fungicide resistance considered the next major threat in Australian
grain production, global crop protection company Adama has gone on the
front foot, encouraging the industry to develop an integrated approach
to disease management.
week the company staged workshops in Esperance and at Curtin
University, Perth, which were keenly attended by a strong contingent
of the State’s agricultural advisers and agronomists.
speakers included Geelong-based Nick Poole who is the managing
director of the Foundation for Arable Research (FAR), and Dr Fran
Lopez-Ruiz, fungicide resistance group leader at the Centre for Crop
and Disease Management (CCDM) at Curtin University in WA.
CCDM is a joint venture between the university and the Grains Research
and Development Corporation and only recently opened new
WA market development manager Bevan Addison said the industry only
needed to look at Europe where a heavy reliance on fungicides had
created resistance issues due to lack of good management in the early stages.
Addison said in WA, an intensive cereal rotation, due to limited
rotational options, contributed to the increased likelihood of disease
pressure and use of fungicides.
Lopez-Ruiz updated the workshops on the different diseases showing
resistance in a range of crops across Australia, including immediate
concerns for powdery mildew and septoria blotch in cereals and
recently with spot form net blotch in barley near Esperance.
said the industry had traditionally been slow to respond to reduced
fungicide efficacy and he encouraged adoption of integrated disease
management strategies whenever possible, including selecting resistant
crop varieties; rotating fungicide modes of action; selecting
fungicide mixtures with different modes of action; as well as testing
stubble or fresh leaf samples.
Addison said there was a requirement for more widespread testing and
the CCDM facility was now available to the industry.
Poole discussed the development of disease and resistance over the
life of a crop, spraying applications and the particular timing of
treatments for best disease control, and he provided an update on
fungicide modes of action, their activity and different disease targets.
said relevant disease levels, crop growth stage, crop conditions and
fungicide timing windows all needed to be considered to assist correct
the most money out of fungicide and getting the best disease control
can be two different things,’’ Mr Poole said.
undertakes independent work for Adama as part of its ongoing
lot of guys want to put fungicides in with herbicides, but sometimes
you may get better impact from an in-furrow treatment,” Mr Poole said.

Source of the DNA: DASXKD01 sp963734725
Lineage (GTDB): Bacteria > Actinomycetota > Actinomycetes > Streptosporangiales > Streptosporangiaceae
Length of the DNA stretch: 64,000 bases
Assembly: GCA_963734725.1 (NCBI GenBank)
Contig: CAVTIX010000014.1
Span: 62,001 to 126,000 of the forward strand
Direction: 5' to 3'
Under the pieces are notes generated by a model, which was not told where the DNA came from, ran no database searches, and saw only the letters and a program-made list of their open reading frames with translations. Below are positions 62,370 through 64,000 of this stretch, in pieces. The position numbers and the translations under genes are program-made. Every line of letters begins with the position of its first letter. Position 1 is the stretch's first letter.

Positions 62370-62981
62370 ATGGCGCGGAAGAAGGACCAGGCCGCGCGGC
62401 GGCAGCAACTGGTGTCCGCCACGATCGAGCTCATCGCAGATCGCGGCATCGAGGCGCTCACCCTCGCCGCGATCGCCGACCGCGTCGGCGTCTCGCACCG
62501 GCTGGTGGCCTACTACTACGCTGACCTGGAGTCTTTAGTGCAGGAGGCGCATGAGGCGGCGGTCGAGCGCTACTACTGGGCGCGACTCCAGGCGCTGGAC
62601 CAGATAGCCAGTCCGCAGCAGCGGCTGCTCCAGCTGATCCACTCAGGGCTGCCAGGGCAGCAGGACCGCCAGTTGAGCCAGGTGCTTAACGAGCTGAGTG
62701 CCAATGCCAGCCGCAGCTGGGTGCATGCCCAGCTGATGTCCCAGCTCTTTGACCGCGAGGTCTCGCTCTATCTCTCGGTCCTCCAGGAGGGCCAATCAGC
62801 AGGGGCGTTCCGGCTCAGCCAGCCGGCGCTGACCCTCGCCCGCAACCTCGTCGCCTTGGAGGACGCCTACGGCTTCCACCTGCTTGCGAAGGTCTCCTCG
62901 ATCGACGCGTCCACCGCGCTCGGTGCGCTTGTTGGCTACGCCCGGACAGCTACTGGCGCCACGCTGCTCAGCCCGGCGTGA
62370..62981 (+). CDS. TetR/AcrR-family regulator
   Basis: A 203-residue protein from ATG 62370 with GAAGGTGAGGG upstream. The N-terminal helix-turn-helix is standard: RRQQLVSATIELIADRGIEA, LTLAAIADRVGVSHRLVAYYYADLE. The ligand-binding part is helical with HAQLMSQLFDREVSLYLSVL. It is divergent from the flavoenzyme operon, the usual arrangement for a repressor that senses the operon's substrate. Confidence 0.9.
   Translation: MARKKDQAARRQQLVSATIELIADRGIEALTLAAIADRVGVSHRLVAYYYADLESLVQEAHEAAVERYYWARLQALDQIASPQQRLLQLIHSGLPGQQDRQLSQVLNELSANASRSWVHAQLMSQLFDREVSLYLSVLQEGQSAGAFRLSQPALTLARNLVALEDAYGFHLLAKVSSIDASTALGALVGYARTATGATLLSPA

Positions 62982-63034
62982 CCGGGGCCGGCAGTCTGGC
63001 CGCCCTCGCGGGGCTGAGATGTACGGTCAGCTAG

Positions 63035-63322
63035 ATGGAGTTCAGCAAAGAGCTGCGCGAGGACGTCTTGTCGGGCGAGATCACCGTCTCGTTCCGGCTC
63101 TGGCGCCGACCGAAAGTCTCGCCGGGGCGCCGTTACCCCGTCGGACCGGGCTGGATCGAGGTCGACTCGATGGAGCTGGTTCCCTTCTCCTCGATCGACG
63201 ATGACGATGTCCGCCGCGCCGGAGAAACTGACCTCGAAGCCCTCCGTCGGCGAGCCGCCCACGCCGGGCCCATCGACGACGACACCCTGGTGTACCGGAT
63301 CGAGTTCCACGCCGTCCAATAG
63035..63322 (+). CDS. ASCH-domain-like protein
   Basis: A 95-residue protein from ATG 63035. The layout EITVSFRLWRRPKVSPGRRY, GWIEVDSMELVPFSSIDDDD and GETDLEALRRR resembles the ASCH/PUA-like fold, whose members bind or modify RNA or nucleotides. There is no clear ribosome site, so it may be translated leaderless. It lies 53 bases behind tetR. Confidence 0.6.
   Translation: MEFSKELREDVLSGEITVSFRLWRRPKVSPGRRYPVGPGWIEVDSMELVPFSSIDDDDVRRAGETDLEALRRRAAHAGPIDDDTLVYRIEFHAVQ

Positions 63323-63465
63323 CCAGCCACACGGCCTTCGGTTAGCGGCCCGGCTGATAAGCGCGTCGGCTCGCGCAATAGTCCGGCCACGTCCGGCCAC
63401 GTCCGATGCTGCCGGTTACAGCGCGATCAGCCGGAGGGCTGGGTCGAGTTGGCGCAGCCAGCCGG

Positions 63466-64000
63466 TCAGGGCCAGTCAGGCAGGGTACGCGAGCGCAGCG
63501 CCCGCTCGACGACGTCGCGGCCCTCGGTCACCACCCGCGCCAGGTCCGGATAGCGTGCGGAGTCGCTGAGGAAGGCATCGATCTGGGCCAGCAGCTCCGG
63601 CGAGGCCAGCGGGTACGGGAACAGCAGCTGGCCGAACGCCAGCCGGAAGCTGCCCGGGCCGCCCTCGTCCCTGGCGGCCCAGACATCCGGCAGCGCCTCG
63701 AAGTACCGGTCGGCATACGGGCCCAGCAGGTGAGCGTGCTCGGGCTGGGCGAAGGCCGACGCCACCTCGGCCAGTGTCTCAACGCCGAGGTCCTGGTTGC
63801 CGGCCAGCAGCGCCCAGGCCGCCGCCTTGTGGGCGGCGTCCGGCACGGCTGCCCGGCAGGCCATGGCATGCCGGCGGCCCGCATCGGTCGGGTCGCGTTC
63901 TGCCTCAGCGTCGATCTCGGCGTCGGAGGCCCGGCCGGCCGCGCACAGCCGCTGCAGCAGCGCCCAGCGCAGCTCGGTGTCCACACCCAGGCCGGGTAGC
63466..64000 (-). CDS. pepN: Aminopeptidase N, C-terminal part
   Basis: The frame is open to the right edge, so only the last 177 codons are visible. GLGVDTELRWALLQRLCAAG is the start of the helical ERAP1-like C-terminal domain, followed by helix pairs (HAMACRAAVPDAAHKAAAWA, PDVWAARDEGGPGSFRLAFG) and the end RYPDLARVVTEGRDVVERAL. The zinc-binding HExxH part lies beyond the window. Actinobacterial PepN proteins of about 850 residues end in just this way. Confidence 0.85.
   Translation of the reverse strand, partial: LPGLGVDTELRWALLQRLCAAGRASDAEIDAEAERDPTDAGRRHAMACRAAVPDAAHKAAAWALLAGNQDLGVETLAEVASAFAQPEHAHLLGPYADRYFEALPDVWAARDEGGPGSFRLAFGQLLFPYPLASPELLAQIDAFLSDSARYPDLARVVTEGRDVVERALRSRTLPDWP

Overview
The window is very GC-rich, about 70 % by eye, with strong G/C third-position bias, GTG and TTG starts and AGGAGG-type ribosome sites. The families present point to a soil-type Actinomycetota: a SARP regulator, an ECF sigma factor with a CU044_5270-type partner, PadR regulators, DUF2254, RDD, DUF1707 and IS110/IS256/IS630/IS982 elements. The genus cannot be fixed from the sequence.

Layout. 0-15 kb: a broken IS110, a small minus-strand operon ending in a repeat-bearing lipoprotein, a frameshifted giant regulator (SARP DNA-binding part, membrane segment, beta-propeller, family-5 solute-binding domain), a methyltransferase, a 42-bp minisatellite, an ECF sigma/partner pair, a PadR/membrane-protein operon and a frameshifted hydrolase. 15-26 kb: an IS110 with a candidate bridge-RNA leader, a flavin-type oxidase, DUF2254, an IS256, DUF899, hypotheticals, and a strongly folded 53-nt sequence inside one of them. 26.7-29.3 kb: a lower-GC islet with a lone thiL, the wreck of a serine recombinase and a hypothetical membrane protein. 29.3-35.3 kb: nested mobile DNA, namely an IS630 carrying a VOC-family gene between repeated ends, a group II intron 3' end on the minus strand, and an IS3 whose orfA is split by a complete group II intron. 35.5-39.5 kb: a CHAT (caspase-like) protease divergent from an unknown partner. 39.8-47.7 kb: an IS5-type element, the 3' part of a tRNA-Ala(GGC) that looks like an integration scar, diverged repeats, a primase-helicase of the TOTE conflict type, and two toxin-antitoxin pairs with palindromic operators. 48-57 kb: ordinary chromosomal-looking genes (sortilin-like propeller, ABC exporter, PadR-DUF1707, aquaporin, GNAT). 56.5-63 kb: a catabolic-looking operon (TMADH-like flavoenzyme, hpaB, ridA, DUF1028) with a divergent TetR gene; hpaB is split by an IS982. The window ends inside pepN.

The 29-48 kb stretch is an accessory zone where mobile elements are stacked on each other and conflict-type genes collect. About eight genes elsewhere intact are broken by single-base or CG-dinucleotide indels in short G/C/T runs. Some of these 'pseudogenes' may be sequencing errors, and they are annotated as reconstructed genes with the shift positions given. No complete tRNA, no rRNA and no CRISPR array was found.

some diseases, the emergence of the ‘money leaves’ on the main stem
and getting fungicide applications in that window will give best results.’’
resistance, there can be confusion between herbicide and fungicide
resistance and while it is often considered that increasing
application rates is a good measure against herbicide resistance, Mr
Poole said research data did not support this in the case of fungicide resistance.
the rate, leading to better control, might be desirable, but it’s not
necessarily an anti-resistance measure when it comes to fungicide resistance.’’
Poole said the fact there were fewer active ingredients available to
the industry meant they would come under increasing pressure, and he
encouraged advisers and consultants to “keep on top’’ of active
ingredients and loadings.
active ingredients have different levels of resistance risk, with
some, such as DeMethylation Inhibitors (DMI) fungicides, only slowly
becoming less effective, while others, such as strobilurin fungicides,
develop resistance and become completely resistant quickly.
Addison said Adama would continue to work closely with industry and
invest in the training of key influencers in an effort to help sustain
the limited range of fungicides used in Australia and provide
solutions to growers.
has a suite of products that can provide solutions at most points in
the season, however, as an industry, we need to develop integrated
long-term strategies around fungicide use from seeding right through
the life of the crop,’’ Mr Addison said.
company is looking globally for alternative fungicide options and is
constantly screening active ingredients and mixes that will suit the
local disease spectrum and cropping systems in Australia.’’
Lopez-Ruiz said there also was an opportunity for companies to review
existing chemistries and the recycling of compounds, which was another
strong focus area for Adama.
Addison said Adama was continuing to invest in ongoing development of
older active ingredients, recently illustrated by the release of its
high load propiconazole product, Bumper 625, which now allows for
mixing of propiconazole fungicides more readily and with greater crop safety.
allows growers a one-pass solution, whereas previously with older
formulations, they were very wary of crop scorch,” Mr Addison said.
said it had two and a half times the loading with less solvent,
meaning it had a lower use rate and much lower solvent application,
providing benefits to growers and also to the environment, with less
solvent, drum disposal and transport.’
Addison said when developing a dual mode of action product, the
company was striving to achieve the ideal ratio of high and low risk
fungicides to help prevent unnecessary pressure on the higher risk
fungicides, like strobilurin.
For information please contact:
Scott Harlum, Campaign & Brand Manager
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(This article appeared originally in the August 2017 issue of Rural Business Magazine)